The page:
Crops



USDA specialty crop grants

The U.S. Department of Agriculture’s (USDA) Agricultural Marketing Service (AMS) announced it has awarded a total of $72.9 million in Fiscal Year (FY) 2022 Specialty Crop Block Grant Program (SCBGP) funding. The FY 2022 non-competitive awards were made to the departments of agriculture in the 50 states, the District of Columbia, the Commonwealth of Puerto Rico, Guam, American Samoa, and the Commonwealth of the Northern Mariana Islands. USDA Under Secretary for Marketing and Regulatory Programs Jenny Lester Moffitt was joined by U.S. Representative Kim Schrier to make the announcement during a visit to Washington state.

The SCBGP funding supports farmers growing specialty crops, including fruits, vegetables, tree nuts, and nursery crops. USDA’s support will strengthen U.S. specialty crop production and markets, ensuring an abundant, affordable supply of highly nutritious fruits, vegetables, and other specialty crops, which are vital to the health and well-being of all Americans.

“USDA is excited to fund innovative research and new market opportunities to further support specialty crop producers,” said Under Secretary Moffitt.… Continue reading

Read More »

Digging carrots in Henry County for 66 years

By Dusty Sonnenberg, CCA, Field Leader, a project of the Ohio Soybean Council and soybean checkoff

With a 4-row Planet Jr. planter, Ted Baughman began growing carrots for the Campbell Soup Company on their farm in 1956. The Baughmans have been raising carrots, along with red beets, parsley and potatoes for Campbell’s in the fertile black sands south of Napoleon ever since.  Sixty-six years later, not a lot has changed according to Tom Baughman (Ted’s son).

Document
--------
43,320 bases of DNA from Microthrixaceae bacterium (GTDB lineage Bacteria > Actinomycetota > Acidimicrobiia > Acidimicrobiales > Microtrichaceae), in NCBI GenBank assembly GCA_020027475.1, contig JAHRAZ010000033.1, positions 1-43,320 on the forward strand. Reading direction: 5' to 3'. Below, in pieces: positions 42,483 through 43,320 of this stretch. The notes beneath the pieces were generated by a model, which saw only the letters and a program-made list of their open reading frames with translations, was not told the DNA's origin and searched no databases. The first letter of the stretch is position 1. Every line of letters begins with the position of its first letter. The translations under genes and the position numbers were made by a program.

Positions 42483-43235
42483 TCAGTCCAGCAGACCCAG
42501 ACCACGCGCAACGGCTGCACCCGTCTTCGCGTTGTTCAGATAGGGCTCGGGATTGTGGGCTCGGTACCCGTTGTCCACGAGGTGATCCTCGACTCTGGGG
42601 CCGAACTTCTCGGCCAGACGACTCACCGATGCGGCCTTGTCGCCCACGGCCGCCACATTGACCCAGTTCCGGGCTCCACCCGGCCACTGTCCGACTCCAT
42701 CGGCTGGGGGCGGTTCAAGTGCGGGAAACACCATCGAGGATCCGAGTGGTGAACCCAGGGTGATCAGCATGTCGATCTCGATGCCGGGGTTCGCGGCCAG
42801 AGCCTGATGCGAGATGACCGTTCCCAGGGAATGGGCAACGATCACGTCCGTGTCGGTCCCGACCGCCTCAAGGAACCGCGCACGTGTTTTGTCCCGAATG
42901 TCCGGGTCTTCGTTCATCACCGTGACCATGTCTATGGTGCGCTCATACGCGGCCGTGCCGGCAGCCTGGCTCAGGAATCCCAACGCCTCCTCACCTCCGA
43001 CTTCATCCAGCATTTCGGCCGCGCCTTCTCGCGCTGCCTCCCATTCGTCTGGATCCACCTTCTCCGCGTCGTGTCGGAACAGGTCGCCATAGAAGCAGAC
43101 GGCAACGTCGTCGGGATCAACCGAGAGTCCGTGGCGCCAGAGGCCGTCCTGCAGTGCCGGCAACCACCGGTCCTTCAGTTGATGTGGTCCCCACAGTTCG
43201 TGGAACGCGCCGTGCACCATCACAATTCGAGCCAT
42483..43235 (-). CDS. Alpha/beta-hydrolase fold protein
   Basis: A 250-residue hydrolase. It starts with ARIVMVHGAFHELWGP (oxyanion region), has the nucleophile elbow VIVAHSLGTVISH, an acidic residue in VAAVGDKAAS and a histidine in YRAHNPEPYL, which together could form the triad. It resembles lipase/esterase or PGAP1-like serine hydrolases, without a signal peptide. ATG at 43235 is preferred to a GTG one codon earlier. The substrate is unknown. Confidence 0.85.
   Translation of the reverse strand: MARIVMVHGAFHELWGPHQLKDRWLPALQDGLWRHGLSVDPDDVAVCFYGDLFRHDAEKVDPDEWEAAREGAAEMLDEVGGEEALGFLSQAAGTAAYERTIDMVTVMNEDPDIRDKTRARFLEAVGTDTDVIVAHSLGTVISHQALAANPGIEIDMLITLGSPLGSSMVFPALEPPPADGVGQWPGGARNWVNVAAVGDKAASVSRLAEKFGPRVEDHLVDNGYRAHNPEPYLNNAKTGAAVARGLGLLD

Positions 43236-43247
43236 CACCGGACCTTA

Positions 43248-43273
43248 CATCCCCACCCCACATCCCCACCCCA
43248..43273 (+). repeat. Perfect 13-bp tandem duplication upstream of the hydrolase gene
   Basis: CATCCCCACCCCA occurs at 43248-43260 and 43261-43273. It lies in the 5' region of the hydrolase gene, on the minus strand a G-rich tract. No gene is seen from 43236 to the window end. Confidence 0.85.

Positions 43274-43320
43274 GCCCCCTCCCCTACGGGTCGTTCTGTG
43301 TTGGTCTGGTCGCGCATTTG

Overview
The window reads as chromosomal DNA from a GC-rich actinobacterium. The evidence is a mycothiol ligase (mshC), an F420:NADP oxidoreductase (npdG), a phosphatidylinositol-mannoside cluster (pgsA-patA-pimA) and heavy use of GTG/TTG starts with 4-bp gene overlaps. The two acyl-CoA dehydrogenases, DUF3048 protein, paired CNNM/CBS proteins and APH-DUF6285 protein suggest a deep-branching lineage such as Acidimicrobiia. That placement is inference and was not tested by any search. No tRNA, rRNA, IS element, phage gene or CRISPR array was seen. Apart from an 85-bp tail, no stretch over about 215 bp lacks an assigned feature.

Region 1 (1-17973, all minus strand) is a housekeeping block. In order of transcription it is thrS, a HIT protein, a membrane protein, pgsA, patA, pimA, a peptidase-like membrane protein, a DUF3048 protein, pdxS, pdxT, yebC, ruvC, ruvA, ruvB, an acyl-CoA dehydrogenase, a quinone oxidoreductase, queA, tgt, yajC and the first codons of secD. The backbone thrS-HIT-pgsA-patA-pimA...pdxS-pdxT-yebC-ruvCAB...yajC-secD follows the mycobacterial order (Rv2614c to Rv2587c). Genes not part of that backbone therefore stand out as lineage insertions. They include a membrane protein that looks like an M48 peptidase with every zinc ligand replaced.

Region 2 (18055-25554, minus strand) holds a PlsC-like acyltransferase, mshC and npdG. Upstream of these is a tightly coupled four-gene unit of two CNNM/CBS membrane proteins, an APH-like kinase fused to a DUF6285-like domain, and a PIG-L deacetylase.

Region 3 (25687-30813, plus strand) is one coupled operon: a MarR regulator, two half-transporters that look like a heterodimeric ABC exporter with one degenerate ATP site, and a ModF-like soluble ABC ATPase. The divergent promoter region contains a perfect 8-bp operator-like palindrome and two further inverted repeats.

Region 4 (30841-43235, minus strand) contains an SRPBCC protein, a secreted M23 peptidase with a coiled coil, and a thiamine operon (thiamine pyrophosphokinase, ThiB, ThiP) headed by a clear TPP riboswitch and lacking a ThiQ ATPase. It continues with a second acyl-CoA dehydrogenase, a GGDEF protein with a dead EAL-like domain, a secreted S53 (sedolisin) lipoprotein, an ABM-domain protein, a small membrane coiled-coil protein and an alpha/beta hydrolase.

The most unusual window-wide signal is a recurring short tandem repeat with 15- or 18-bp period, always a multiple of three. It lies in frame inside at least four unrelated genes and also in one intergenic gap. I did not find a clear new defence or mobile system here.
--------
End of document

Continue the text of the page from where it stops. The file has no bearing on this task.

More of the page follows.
“Dad started with a four row Planet Jr. planter and a few years later we modified it to have double-disk openers and built a 6-row planter. Once we got that working the way we wanted it, we built a 12-row planter, all with Planet Jr. units,” said Tom Baughman, owner of Tom Baughman Farms, Inc. “There are some new planter technologies out there with air pressure or vacuum systems that can do a more refined job with singulation and plant spacing.… Continue reading

Read More »

Night temperatures key for corn yields

By Roy A. Ulrich, Technical Agronomist, Dekalb & Asgrow, Southern Ohio

“So, what do you think this corn and bean crop will yield?” 

This is the most commonly asked question of agronomists at field days during the month of August. Usually, the most common response from an agronomist is, “Well, it depends.” Then this is quickly followed by a synopsis of the growing season, either slanted towards a positive yield outcome or a less than favorable one, but with the caveat and easy out of “there is a lot of yield still to be built in the month of August.” So, with that thought in mind, let’s examine one of the main drivers in corn yield production in the month of August that none of us have control over: the weather. Of specific concern at the time are temperatures — not the daytime high temperatures of the mid 90s we saw in the middle of the month, but the high nighttime temperatures. … Continue reading

Read More »

Beneficial soil fungi

By James Hoorman, Hoorman Soil Health Services and Dale Strichler, Green Cove